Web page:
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Terrorist guilty of bomb attack plot
A British al Qaida terrorist was convicted today of plotting a series of deadly bomb attacks on targets in the UK.
Omar Khyam, who boasted of working for the number three in al Qaida, was found guilty of conspiracy to cause explosions made from chemical fertiliser which would endanger life.
Khyam, 25, of Crawley, West Sussex, had denied the charge at the Old Bailey during a year-long trial.
Seven British men were arrested in March 2004 following the discovery of more than half a ton of chemical fertiliser in storage in west London.
Today four of them were convicted with Khyam of involvement in the plot.
The prosecution said the men were involved in a plot to bomb targets in Britain, including the Bluewater shopping centre in Kent and the Ministry of Sound nightclub in London, and to hit gas and electricity supplies.
Prosecutor David Waters QC said not everyone involved in the plot was before the court.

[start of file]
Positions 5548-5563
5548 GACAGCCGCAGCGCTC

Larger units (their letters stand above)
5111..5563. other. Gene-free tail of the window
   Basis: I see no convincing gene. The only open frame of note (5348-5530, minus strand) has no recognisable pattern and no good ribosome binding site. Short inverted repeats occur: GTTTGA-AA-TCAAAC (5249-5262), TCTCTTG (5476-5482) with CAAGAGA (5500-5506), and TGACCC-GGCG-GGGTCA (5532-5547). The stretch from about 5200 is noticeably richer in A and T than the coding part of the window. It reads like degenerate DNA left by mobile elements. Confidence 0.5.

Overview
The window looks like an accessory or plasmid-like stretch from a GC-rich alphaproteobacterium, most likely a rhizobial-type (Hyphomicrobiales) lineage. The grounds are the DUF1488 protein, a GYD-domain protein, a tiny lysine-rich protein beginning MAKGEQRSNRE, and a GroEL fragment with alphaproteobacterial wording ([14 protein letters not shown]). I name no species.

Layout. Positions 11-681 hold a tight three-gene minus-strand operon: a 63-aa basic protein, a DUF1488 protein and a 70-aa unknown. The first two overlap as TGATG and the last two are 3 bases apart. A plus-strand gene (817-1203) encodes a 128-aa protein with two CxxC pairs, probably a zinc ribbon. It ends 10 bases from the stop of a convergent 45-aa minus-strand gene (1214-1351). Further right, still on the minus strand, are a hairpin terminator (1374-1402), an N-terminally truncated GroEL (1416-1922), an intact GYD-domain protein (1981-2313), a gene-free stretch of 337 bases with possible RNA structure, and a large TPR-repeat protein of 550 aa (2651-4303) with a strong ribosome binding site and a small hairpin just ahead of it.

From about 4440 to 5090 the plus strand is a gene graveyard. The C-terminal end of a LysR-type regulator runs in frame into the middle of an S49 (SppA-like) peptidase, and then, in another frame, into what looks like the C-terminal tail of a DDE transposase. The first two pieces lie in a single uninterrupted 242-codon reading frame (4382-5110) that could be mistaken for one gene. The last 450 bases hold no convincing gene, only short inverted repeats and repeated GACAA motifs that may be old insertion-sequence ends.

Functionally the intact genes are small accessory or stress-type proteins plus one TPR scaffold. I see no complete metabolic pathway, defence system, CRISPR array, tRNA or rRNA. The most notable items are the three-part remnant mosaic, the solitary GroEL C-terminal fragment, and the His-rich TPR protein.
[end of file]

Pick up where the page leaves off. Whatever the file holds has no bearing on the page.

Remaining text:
The terror cell was said to have schemed with Canadian Mohammed Momin Khawaja and American Mohammed Junaid Babar.
Before the court with Khyam were his brother Shujah Mahmood, 20; Waheed Mahmood, 35; and Jawad Akbar, 23, all from Crawley, West Sussex; Anthony Garcia, 25, of Barkingside, east London; Nabeel Hussain, 22, of Horley, Surrey; and Salahuddin Amin, 32, of Luton, Bedfordshire.
They denied conspiring to cause explosions likely to endanger life between January 1 2003 and March 31 2004.
Khyam, Garcia and Hussain also denied a charge under the Terrorism Act of possessing 600kgs (1,300lbs) of ammonium nitrate fertiliser for terrorism.
Khyam and Shujah Mahmood further denied possessing aluminium powder for terrorism.
The defendants denied there was a plot. Some said they did not know what the fertiliser was, that they were only interested in sending money and supplies to fighters in Kashmir and Afghanistan, or that they were duped.
The jury of seven men and five women were out for a record number of days and were in the seventh week of deliberations.